In May 2017, the CreateNYC team reported back a combination of the big themes and recurring concerns from the engagement process and high level data from research. This provided New Yorkers an opportunity to look at a summary of what public engagement had revealed so far, and a chance to make sure that their major priorities were reflected in the final plan.
The 94 preliminary proposals contained in What We Heard outlined a vision for how best to make progress in the issue areas residents were asked to weigh in on. Through the end of May, New Yorkers were asked to respond to the What We Heard proposals and join the DCLA Commissioner at Office Hours hosted in all five boroughs to discuss them in person.
Through this robust and in-depth engagement, we heard from New Yorkers from all walks of life the importance they place on arts and culture. The engagement process reinforced that New Yorkers consider culture to be history, food, art, painting, theater, quilts, museums, dabke, fairs, music, libraries, poetry, science, fashion, parades, drum circles, festivals, zoos, gardens, dance, and more!
We learned some of our strengths are in the range of diverse cultures, plentiful quality programming, and amazing legacy of support for the arts and culture. Some of the challenges are equitable inclusion across all levels, access of information, and affordability. Through it all, we heard resoundingly that New Yorkers value arts and culture—and they want more of it!
New Yorkers showed up at CreateNYC Office Hours: What We Heard to join Commissioner Tom Finkelpearl in conversation about what we learned throughout the engagement process and to provide input on the preliminary proposals.
New York City is home to hundreds of small- and mid-sized organizations, networks, collectives, and initiatives producing quality programming and serving millions of New Yorkers. CreateNYC must acknowledge the expertise of these groups and build on their strengths.
REINFORCE THE NEED FOR PUBLIC SPACES
Actively encourage, support, and strengthen public spaces as vital places for creative expression and community building. Ensure that all communities are able to access and participate in cultural programs and are respected in their use.
GEOGRAPHICAL EQUITY AND SOCIAL INCLUSION
Support arts, culture, and science organizations as spaces for ALL New Yorkers. Increasingly support organizations with missions to serve a broad and diverse population of New Yorkers. Utilize existing neighborhood networks to support community-determined sites of culture.
Increase partnerships and collaboration across the city to allow for expansion and growth of the city’s rich cultural sector.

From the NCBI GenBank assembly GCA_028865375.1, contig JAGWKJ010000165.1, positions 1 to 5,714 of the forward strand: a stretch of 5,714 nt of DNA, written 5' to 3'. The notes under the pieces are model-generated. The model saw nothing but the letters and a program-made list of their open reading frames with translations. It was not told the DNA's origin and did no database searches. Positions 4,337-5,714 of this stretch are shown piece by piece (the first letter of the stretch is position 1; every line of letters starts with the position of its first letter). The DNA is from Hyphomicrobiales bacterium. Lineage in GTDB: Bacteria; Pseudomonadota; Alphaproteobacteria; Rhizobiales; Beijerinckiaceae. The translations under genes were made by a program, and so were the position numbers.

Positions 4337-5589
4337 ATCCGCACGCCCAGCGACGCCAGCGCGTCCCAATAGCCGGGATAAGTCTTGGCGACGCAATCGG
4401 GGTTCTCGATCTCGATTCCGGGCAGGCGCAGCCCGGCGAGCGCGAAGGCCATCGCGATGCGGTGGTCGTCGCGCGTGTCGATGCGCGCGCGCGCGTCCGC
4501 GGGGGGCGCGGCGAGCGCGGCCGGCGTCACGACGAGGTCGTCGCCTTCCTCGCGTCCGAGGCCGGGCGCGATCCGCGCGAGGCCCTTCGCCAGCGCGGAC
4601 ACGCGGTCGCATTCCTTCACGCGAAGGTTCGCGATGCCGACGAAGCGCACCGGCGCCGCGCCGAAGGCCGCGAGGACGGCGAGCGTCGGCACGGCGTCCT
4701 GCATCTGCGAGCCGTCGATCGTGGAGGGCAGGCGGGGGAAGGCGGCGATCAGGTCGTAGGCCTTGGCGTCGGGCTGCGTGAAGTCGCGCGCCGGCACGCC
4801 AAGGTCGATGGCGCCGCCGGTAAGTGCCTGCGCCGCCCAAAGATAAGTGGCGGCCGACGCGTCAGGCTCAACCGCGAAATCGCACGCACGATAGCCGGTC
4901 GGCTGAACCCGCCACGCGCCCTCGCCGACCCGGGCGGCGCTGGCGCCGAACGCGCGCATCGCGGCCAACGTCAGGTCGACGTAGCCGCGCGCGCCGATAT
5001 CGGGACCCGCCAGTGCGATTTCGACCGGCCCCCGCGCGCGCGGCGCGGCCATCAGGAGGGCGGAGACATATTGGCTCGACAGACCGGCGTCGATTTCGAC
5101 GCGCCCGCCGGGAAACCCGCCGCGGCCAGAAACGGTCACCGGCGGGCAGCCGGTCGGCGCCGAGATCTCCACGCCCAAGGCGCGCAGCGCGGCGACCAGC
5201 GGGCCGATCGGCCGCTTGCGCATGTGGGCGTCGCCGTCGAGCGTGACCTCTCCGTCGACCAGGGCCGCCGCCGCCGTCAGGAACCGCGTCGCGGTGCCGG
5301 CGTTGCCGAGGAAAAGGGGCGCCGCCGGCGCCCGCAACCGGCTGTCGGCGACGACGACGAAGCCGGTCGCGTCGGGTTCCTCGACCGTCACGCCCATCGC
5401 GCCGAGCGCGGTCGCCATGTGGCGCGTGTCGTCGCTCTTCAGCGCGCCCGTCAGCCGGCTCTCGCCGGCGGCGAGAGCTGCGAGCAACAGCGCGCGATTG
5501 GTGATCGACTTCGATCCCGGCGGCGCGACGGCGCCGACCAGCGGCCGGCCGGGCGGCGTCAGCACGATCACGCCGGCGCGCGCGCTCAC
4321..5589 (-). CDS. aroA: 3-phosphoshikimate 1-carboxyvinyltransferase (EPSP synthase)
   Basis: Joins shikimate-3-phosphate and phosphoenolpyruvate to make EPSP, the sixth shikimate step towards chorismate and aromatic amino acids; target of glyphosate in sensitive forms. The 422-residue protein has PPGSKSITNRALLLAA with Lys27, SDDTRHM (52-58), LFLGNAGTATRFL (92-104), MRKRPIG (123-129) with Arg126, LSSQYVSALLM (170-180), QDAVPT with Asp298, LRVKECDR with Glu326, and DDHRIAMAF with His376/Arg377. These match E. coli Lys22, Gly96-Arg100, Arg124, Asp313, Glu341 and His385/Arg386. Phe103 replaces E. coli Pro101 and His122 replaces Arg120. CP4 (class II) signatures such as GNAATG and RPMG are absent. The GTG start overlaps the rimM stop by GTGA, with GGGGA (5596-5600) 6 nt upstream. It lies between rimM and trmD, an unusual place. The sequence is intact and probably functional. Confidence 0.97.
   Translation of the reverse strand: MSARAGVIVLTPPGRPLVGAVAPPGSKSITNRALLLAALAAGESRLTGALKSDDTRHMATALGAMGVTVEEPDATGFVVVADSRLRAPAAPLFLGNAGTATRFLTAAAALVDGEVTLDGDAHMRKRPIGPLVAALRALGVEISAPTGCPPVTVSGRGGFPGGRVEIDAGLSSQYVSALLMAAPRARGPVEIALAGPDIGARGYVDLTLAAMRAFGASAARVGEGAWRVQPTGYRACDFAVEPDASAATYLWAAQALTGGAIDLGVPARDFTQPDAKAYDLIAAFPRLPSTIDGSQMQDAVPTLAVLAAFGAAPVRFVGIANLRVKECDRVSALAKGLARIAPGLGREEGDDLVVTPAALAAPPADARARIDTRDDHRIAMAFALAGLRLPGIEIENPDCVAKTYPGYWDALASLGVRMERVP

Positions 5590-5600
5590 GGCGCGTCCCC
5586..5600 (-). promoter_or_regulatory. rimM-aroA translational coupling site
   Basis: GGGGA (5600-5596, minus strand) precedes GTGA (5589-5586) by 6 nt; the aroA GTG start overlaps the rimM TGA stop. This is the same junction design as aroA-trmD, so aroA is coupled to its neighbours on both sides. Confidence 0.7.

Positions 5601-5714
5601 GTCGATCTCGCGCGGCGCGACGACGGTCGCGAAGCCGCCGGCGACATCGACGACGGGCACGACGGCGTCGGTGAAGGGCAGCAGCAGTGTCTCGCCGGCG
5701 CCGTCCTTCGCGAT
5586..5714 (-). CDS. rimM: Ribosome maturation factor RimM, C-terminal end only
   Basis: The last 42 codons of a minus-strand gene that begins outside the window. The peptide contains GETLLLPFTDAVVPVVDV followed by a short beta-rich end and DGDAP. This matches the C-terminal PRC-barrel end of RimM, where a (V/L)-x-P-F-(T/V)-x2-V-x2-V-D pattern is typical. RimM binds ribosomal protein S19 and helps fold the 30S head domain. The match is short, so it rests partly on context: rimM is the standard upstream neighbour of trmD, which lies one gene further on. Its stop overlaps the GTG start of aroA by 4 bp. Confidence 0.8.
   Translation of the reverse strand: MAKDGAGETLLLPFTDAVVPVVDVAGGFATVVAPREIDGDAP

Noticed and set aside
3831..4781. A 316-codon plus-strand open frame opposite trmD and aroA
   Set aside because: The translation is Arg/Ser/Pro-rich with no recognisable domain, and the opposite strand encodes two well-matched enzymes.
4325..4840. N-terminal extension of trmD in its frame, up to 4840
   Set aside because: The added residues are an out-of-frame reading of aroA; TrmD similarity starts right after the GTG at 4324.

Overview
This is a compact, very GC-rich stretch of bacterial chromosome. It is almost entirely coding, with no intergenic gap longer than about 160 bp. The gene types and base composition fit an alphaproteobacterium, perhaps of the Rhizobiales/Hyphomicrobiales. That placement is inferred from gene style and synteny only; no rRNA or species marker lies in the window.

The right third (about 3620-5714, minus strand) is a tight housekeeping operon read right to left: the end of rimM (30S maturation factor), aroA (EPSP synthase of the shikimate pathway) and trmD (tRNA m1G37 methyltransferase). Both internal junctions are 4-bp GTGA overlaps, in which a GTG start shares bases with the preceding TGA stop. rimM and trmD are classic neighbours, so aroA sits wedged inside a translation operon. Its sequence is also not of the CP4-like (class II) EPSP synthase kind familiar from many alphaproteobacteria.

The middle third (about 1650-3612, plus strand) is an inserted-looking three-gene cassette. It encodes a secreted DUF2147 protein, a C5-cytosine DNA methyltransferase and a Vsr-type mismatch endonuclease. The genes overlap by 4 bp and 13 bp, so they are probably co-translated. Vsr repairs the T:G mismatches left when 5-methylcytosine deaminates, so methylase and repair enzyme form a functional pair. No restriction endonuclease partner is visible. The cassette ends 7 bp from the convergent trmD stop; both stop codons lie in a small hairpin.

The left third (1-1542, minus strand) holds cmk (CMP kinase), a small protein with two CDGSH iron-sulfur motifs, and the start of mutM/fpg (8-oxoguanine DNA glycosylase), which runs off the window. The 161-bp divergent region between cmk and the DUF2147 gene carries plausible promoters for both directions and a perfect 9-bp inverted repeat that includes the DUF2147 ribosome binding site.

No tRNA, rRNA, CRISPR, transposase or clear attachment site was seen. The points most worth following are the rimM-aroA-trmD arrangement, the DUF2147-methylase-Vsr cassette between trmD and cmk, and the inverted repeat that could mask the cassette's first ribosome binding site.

Increase interconnectedness throughout the sector, across issue areas, and most importantly between New Yorkers living and creating in the city.
The plan must explicitly acknowledge and emphasize artists. Look for avenues to increase direct funding for artists. Above all, artists are community members and want to be able to thrive in place.
So much is happening in New York City, that residents often do not know where to find arts and cultural programs. Organizations struggle to have their programs found by new audiences.
Throughout the process, more New Yorkers have become aware of and engaged with the cultural community. This momentum needs to continue. How can CreateNYC be an advocacy document for residents, artists, scientists, immigrants, and all New Yorkers?
LESSONS FROM PLAN
Over the long-term, DCLA and the City will continue to work together with the cultural community to identify barriers and work toward greater equity, access, and inclusion across the cultural sector.
Below are the key headlines of the engagement phase of the CreateNYC planning process. More details on specific feedback per issue area can be found in each of the issue area chapters and in the appendix.
ARTS AND CULTURE ARE FOR ALL
New Yorkers want to see barriers removed and access increased in order to create, present, and enjoy arts and culture regardless of income, race, ethnicity, immigration status, gender identity, and disability identity.
QUALITY ARTS EDUCATION FOR EVERY STUDENT
Parents, educators, and students themselves want access to arts, culture, and science curricula and programming taught by educators and artists —both in and out of school—that reflects the practices, histories, and cultures of all New Yorkers.
THE STAFF AND LEADERSHIP OF THE CITY’S ARTS AND CULTURAL SECTOR SHOULD MORE FULLY REFLECT THE DIVERSITY OF OUR CITY’S POPULATION
New Yorkers want to ensure that their communities are reflected at all levels of the city’s cultural organizations—now and into the future.
NEW YORKERS WANT EQUITABLE DISTRIBUTION OF ARTS AND CULTURE ACROSS THE BOROUGHS
Arts and culture have positive effects on individuals, neighborhoods, and regions, but these impacts are not evenly distributed. Residents want to see greater support for culture and artists in New York’s under-resourced neighborhoods and historically underrepresented communities.
NEIGHBORHOOD CULTURE MATTERS
Residents want to protect and support local organizations that serve local audiences, local or locally relevant artists, and programming that speaks to local histories and identities.
SPREAD THE WORD
Residents want better, more streamlined ways to access information about cultural programming available across
WHAT WE LEARNED
More than 188,000 residents stepped up to share their priorities, concerns, and ideas about how we can make sure that—here in New York—culture is for everyone. As a result of the CreateNYC cultural planning process, DCLA will continue to engage with cultural workers, artists, dancers, residents, educators, and more through Office Hours with the Commissioner, keeping open channels for communication between the public and the agency and amongst fellow peers within the field. CreateNYC will continue to be an opportunity for collaboration and progress.